Senator Webb's Background and Position on Burma and Diplomatic Approach in Region
On Sunday, August 9, Senator Jim Webb will travel to Asia where he will visit five countries, includingThailand, Laos, Burma, Cambodia, and Vietnam. Webb serves as chairman of the East Asia and Pacific Affairs Subcommittee of the Senate Foreign Relations Committee.
The following briefing provides additional information about the Senator’s experience in the region, past statements on Burma and his thoughts on the United States’ approach in the region.
Senator Webb’s long experience in the region
Senator Webb has enjoyed a continuous personal involvement in East Asian affairs that long predates his time in the Senate. In addition to his more recent visits as a member of the Senate Foreign Relations Committee, Webb has worked and traveled throughout the vast region, from Micronesia to Burma, for nearly four decades, as a Marine Corps officer, a defense planner, a journalist, a novelist, a department of defense executive, and as a business consultant.
In the summer of 2001, Webb visited Burma to meet with business leaders, workers and leaders of the military junta, discussing his desire to bring Burma more productively into the world community.
[To read more in his recent book, visit: http://books.google.com/books?id=eMilIOyn71sC&pg=PA142&lpg=PA142&dq=webb+burma+2001&source=bl&ots=BBogv0E2Zc&sig=RS-Mkl9gNj52nYM9x5tQspRujZU&hl=en&ei=MD57SsH8BcWwtgfw--XyAQ&sa=X&oi=book_result&ct=result&resnum=2#v=onepage&q=&f=false]
Senator Webb as Chairman of the East Asia and Pacific Affairs Subcommittee of SFRC
As chairman of the East Asia and Pacific Affairs Subcommittee, Webb oversees U.S. relations with countries in East Asia, Southeast Asia, the Pacific Rim, and Oceana. The subcommittee also oversees regional organizations such as the Association of Southeast Asian Nations (ASEAN) and the Asia-Pacific Economic Cooperation (APEC).
Webb chaired a subcommittee hearing on July 15 to examine China’s role in maritime territorial disputes in Asia and the degree to which sovereignty issues are impacting the region and U.S. interests. He has also chaired two full Senate Foreign Relations Committee hearings to consider nominees for Ambassadorships to Asia and thePacific Islands.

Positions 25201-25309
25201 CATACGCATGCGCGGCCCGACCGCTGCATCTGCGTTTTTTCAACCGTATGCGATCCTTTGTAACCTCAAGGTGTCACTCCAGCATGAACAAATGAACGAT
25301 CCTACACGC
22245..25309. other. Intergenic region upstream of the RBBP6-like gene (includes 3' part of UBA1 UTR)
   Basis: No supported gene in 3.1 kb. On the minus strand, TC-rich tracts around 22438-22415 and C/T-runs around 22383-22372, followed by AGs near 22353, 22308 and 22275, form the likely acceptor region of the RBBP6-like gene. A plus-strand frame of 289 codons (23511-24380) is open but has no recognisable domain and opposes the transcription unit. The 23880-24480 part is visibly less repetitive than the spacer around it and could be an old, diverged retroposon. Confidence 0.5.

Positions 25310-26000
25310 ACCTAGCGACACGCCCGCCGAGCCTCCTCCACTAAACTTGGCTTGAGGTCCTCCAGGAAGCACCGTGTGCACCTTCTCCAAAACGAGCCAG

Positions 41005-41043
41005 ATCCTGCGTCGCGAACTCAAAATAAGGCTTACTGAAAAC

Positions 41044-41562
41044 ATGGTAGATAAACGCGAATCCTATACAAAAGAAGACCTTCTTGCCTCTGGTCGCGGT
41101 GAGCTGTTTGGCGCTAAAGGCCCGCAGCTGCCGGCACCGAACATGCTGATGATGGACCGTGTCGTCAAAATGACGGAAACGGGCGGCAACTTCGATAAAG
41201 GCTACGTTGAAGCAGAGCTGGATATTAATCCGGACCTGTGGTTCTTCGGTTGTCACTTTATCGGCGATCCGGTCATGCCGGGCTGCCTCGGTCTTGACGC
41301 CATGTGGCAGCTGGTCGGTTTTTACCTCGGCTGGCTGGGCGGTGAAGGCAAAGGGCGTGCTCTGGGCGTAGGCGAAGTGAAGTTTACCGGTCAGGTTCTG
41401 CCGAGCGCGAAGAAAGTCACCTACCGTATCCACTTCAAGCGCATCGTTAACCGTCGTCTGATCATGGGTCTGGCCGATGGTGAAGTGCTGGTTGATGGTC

February 2009, upon being selected as Chairman:
“I am looking forward to doing all that I can to strengthen the relations between our country and the peoples of East and Southeast Asia, and to encourage Americans to more fully appreciate our connection to this vital part of the world.”
Senator Webb on U.S. support of Democratic elections in Burma and a more inclusive diplomatic approach in the region
The following are Senator Webb’s remarks from Ambassador (to China) John Huntsman’s confirmation hearing on July 23, 2009:
“This hearing also demonstrates the geographical reach of U.S.Japan and China, east to the Marshall Islands, west to Tajikistan, and south to Papua New Guinea. With the numerous cultures and languages in this region, it is important for the United States to demonstrate consistency in its policy. I have argued that from Burma toMongolia the United States should support free and fair elections and democratization. It is in our interest to do so, just as it is in the interest of those countries seeking meaningful reforms.” diplomacy in broader Asia—north to
Senator Webb on sanctions in Burma
“I spent some time in Burma in ‘01 where it seemed clear that the sanctions that the U.S. was invoking were counter-productive in terms of our ability to affect the difficulties faced by the Burmese people. The sanctions policy against Burma will never be effective as long as a major power on its border (China) declines to participate and in fact take advantage of those sanctions in order to entrench its positions in that same country.
“I have said for several years that it is to the benefit of all involved that we speak directly with Burma’s leadership and work toward resolving our differences.”
Senator Webb on the trial of Aung San Suu Kyi
“As long as Burmese authorities continue the trial of Aung San Suu Kyi it will be very difficult to pursue a meaningful change in relations with Burma. Once that matter is fairly resolved, there are numerous confidence-building measures that could be pursued between our two countries in a way that is beneficial to both.”
The following are Senator Webb’s remarks from Assistant Secretary of State Kurt Campbell’s confirmation hearing on June 10, 2009:
“Aung San Suu Kyi’s ongoing trial is the latest incident in a cycle that’s been virtually unchanged for 60 years, and in that time, particularly over the past 10 years, the United States’ ability to influence events in Burma has steadily waned. Businesses, NGOs, government groups have been ousted. Meanwhile, other countries, not onlyChina but most notably China, are more engaged than ever with infrastructure projects, mineral resources. Chinajust signed a large oil deal.
“And on the one hand, and I’d like to say very clearly as someone who has advocated a different approach, the situation presently with Aung San Suu Kyi is unacceptable to any of us who have advocated varying approaches with respect to Burma. But on the other, we need to look at a different way of doing things.”